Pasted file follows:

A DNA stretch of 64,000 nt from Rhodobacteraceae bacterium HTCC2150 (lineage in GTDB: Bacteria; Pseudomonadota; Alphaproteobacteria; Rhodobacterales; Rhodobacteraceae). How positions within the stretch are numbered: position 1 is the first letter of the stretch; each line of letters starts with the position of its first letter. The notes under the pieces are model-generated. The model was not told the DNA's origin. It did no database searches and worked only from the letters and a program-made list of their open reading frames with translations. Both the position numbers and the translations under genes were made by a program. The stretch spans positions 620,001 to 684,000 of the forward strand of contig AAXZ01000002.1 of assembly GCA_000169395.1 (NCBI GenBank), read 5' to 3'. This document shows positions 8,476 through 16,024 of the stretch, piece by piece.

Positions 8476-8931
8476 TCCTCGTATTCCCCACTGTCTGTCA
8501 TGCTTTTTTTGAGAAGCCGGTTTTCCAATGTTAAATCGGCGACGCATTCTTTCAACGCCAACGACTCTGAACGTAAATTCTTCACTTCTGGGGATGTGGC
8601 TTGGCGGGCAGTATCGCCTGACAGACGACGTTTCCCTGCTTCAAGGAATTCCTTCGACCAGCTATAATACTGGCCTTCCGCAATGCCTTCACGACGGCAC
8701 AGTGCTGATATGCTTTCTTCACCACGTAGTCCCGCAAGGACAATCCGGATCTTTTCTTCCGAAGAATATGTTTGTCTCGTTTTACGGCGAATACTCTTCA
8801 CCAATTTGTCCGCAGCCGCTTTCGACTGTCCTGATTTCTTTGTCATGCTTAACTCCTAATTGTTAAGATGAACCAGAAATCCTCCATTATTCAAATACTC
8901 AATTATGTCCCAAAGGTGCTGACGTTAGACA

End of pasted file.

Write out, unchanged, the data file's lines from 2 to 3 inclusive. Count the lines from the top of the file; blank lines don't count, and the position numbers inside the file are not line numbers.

Positions 8476-8931
8476 TCCTCGTATTCCCCACTGTCTGTCA